Despite the phrase “The Revolution Will Not Be Televised,” countless films have sought to portray revolutions around the world, from “Les Misérables” to “The Battle of Algiers” and more. This phrase originated with the Black Power movement of the 1960s and 1970s, it gained popularity largely through Gil Scott-Heron’s jazz poem of the same title. In addition to distrust of mass media, Scott-Heron hoped to convey the indescribable power of revolutionary movements to change minds — something he believed films could not recapture. With the current turmoil in Europe over Catalonia’s decision to secede from Spain, I decided to revisit the 2009 biographical film “Invictus” to examine how films depict independence movements and if, indeed, “The Revolution Will Not Be Televised.”
“Invictus” follows South Africa’s transition post-apartheid under the leadership of Nelson Mandela as the first Black president, portrayed by his Hollywood doppelganger, Morgan Freeman (“Million Dollar Baby”). The film takes place during the 1995 Rugby World Cup hosted in South Africa, a sport deeply valued by white South Africans but viewed as a symbol of white supremacy by Black South Africans. Mandela enlists the help of Francois Pienaar (Matt Damon, “The Martian”), captain of the national rugby team called the Springboks, to transform the event into a moment of unity for the country.
Historians have analyzed the accuracy of “Invictus” and commend it for sticking to facts and real events. Of course, the “truth” of an event largely depends on whose eyes it is viewed through. And a common folly of films about revolutions is the temptation to romanticize the time and its heroes. This raises a key question about cinema’s responsibility to history: How much creative liberty can be taken, especially if the movie is advertised as “based on a true story”?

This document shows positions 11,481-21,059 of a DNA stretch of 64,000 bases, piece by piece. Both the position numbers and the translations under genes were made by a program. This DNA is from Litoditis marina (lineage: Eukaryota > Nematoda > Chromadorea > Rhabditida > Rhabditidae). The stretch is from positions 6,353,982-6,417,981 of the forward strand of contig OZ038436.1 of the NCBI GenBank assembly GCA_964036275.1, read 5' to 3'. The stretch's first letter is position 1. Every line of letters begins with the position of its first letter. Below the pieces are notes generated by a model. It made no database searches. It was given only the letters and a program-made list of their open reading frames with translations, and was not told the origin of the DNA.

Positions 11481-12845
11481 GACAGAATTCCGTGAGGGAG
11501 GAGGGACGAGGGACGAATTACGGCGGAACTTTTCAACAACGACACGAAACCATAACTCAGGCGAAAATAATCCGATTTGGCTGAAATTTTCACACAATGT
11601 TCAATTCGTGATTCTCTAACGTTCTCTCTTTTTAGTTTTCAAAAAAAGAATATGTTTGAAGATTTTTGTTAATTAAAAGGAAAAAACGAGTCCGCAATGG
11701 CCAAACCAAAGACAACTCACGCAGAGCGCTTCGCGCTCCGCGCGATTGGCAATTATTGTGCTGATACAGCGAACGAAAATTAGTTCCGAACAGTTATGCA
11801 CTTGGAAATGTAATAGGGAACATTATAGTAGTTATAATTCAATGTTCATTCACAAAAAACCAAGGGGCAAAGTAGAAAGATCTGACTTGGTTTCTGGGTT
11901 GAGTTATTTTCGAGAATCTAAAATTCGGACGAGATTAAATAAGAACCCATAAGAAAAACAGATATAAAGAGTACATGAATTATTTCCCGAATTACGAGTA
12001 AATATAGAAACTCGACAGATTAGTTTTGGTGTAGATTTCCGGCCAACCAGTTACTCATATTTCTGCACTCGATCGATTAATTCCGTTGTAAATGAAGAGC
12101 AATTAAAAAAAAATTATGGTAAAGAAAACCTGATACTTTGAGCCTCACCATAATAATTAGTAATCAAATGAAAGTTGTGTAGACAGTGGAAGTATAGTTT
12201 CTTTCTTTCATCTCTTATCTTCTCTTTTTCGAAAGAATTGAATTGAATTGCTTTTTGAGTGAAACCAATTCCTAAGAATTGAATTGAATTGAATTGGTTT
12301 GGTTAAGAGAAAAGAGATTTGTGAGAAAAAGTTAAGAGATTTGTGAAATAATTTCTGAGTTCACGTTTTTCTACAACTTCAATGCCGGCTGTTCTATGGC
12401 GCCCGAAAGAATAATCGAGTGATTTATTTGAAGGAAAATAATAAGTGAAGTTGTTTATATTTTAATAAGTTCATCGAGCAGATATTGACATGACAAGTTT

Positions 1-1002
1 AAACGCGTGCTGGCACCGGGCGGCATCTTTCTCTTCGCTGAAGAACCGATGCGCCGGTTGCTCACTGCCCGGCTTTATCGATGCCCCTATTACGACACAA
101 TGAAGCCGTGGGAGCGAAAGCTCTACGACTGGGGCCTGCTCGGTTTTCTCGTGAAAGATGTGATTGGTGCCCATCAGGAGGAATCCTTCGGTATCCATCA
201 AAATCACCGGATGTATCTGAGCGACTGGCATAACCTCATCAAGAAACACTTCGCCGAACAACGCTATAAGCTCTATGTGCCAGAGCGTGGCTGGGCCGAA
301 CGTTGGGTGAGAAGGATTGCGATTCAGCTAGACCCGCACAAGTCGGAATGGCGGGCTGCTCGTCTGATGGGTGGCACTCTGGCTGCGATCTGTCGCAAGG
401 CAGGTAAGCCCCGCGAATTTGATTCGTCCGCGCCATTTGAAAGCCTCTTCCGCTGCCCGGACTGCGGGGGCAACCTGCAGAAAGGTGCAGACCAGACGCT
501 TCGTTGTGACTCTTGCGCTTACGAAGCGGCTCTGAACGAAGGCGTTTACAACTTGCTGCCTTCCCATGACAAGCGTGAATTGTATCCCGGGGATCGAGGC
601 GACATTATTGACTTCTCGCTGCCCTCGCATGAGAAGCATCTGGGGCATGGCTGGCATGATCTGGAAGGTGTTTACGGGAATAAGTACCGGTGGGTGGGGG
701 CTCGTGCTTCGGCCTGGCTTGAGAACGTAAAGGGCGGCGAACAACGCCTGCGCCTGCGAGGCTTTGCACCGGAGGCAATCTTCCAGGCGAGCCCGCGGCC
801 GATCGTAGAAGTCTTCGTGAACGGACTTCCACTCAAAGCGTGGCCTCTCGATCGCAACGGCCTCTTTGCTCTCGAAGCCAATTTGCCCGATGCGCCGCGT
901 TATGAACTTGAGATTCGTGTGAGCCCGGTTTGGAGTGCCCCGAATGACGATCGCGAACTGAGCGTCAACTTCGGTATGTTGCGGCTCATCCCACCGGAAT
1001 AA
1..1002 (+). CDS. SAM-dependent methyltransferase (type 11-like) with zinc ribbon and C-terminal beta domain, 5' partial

For the sake of a cohesive narrative, many historical films have altered characters and the chronology of events. For example, in “Hidden Figures,” which shares the story of three Black women who contributed immensely to several NASA space missions, one character plays the role of a misogynistic white male coworker, combining many sexists into a singular villain. Having a single person to detest for repeated harassment allows the audience to concentrate their disapproval, but does this do an injustice to the scale of sexism these women faced? Similarly in movies about independence movements, the revolutionaries often deal with a few specific villains who dole out all the oppression and bigotry that in reality they received from a much larger group.
Combining several real-life figures into a single character to serve as the villain leads to many inaccuracies. Not only does it unfairly simplify what the revolutionaries had to overcome; it also does a disservice to the authenticity of the film. When characters are based off of real people, changing the decisions they make misaligns motivations and personal histories, resulting in confusion. Furthermore, having two-dimensional antagonists driven solely by ignorance and prejudices ignores the bystanders and people who were not as overtly oppressive, but still contributed negatively. It also fails to understand the source of this ignorance. “Invictus” tries to avoid this gimmick by showing the bond between Mandela’s white and Black security personnel over professionalism, while not disregarding the history of racism. Their gradual acceptance of one another mimics changes in the country and offers a nuanced take on race relations and reparations after independence movements.
Given the breadth and complexity of independence movements, it is rather egotistical of films to presume they can deliver a “true story.” “The Revolution Will Not Be Televised” in the sense that being a part of a movement can never be represented through the medium just as watching a broadcast of a sporting event does not mimic the energy of sitting in the stadium. With brewing tensions between Spain and Catalonia right now, it is important to keep in mind how these incidents in history are characterized later in film. Though no film can recreate the feeling, timeline or absolute truth of such a movement, through faithfulness to the real people and events of the time, movies can serve an educational purpose and try to pay homage to the human will and struggles of those it seeks to honor.